Jason Kelley, Extension wheat and feed grains agronomist for the University of Arkansas System Division of Agriculture, said the lower corn acreage was likely due in part to the wet spring much the region experienced, which, he says, "limited fieldwork and prevented planting during our optimum time to plant corn." With better weather, he says Arkansas farmers would have planted 800,000 acres of corn.

Scott Stiles, Extension economist for the Division of Agriculture, says considering higher-than-average rainfall and the economic impact of COVID-19, the drop in Arkansas corn acre was lower than he had expected prior to the release of the June 30 report.

"In January, growers had opportunities to do some pricing at around $4 per bushel," Stiles says. "With the sharp drop in fuel and ethanol demand, new crop corn prices were trading below $3.20 by April. Combine that with the challenges we had getting the crop planted, and I’m surprised to see acreage above 600,000. Six-hundred and forty thousand acres puts us right in the middle of our 2017-2018 planted acreage totals."

Peanuts get a bump in Arkansas and Mississippi, from 34,000 acres to 35,000 acres in Arkansas and 20,000 to 25,000 in Mississippi.


Nationally, soybean planted area for 2020 is estimated at 83.8 million acres, up 10% from last year. Compared with last year, planted acreage is up or unchanged in 24 of the 29 estimating states, according to NASS estimates.

Arkansas farmers will increase soybeans acreage from 2.65 million last year to 2.95 million.

"Soybean prices have not enticed growers to plant," Stiles says. "This spring, November soybean futures have basically been locked in a range from $8.40 to $8.80. The challenges of getting corn and cotton planted may have shifted some additional acres to soybeans."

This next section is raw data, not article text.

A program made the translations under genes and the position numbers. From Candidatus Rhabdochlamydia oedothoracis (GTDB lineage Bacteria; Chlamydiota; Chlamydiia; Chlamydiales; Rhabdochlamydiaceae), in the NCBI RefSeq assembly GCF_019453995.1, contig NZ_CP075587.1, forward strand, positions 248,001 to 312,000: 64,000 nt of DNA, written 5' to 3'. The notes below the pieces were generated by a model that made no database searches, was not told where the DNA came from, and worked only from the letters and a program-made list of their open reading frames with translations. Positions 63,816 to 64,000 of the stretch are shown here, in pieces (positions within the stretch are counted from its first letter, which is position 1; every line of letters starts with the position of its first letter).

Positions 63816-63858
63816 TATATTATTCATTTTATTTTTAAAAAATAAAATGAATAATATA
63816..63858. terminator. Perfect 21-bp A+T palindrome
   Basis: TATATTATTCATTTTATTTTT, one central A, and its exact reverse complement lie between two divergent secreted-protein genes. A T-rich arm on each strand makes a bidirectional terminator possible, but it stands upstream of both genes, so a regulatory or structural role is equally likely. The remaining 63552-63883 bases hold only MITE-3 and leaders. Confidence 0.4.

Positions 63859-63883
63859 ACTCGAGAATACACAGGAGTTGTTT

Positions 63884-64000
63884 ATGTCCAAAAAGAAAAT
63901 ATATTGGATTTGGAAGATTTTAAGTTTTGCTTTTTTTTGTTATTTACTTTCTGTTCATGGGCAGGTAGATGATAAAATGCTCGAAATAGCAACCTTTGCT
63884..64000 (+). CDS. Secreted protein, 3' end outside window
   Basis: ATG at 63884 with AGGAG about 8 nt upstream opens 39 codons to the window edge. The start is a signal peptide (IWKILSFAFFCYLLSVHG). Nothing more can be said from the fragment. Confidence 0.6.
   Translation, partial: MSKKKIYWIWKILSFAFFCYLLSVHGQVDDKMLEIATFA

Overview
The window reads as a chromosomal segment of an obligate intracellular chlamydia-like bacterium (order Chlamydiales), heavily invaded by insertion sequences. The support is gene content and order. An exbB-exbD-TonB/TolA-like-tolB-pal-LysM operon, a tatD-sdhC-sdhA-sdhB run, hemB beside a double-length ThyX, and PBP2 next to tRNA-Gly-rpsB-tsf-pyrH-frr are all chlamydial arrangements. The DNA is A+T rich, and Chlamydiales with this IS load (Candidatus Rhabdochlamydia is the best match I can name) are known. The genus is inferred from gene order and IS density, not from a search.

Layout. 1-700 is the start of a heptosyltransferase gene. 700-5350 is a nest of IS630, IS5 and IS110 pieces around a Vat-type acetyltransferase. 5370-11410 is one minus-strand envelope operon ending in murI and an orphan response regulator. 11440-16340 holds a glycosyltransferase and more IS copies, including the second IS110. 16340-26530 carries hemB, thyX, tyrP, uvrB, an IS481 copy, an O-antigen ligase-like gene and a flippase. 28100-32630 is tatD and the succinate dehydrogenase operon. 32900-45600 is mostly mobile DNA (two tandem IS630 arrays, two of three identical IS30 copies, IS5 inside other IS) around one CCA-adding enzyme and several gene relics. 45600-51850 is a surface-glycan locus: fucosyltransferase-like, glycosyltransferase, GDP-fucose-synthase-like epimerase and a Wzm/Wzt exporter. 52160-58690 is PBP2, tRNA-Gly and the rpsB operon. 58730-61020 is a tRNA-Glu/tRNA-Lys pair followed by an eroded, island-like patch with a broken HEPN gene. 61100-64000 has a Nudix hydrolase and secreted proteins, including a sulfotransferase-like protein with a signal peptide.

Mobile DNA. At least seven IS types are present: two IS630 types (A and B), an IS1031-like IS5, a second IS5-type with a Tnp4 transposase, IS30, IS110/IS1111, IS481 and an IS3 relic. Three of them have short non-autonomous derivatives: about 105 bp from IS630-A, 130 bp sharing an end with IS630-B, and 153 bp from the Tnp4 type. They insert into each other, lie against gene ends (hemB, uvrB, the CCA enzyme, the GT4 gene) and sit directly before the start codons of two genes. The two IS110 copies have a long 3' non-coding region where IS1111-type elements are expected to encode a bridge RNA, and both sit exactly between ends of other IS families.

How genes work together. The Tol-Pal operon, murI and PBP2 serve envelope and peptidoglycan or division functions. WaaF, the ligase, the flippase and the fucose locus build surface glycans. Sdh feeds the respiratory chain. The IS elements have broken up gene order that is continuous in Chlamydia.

Louisiana soybean acreage moves from 890,000 acres to 1.1 million. Mississippi increases from 1.66 million to 2 million acres; Missouri increases from 5.1 million to 5.6 million acres; and Tennessee acreage moves from 1.4 million to 1.6 million.


Rice acreage takes a significant jump in Arkansas, from 950,000 acres to 1.25 million, reflecting market improvements and better margins compared to other options.

Mississippi rice farmers increase from 115,000 acres last year to 150,000 for 2020; Louisiana bumps from 370,000 last year to 390,000; Missouri increased from 180,000 to 210,000.

Jarrod Hardke, Arkansas Extension rice agronomist, says he had expected rice acreage to approach the state’s total capacity.

"Acres were expected to exceed the March Prospective Planting report," Hardke says. "However, a persistently wet spring prevented acres from reaching above 1.5 million, where they realistically would have likely gone, had better opportunities to plant presented themselves.

"To achieve greater than 1.4 million acres this year, growers had to get very creative," he says. "Growers planted in less-than-optimal conditions more often than not, but their efforts mostly paid off and we achieved more planted acres than some thought possible."


NASS estimates all wheat planted area for 2020 is at 44.3 million acres, down 2% from 2019. This represents the lowest all wheat planted area since records began in 1919.

The 2020 winter wheat planted area, at 30.6 million acres, is down 2% from last year and down 1% from the previous estimate. Of this total, about 21.5 million acres are hard red winter, 5.63 million acres are soft red winter, and 3.42 million acres are white winter. Area expected to be planted to other spring wheat for 2020 is estimated at 12.2 million acres, down 4% from 2019. Of this total, about 11.5 million acres are hard red spring wheat. Durum planted area for 2020 is expected to total 1.50 million acres, up 12% from the previous year.

Mid-South winter wheat acreage estimates show Arkansas moving up from 110,000 acres last year to 140,000 acres in 2020. Tennessee also increases acreage from 280,000 to 310,000. Mississippi acreages drops from 45,000 to 40,000.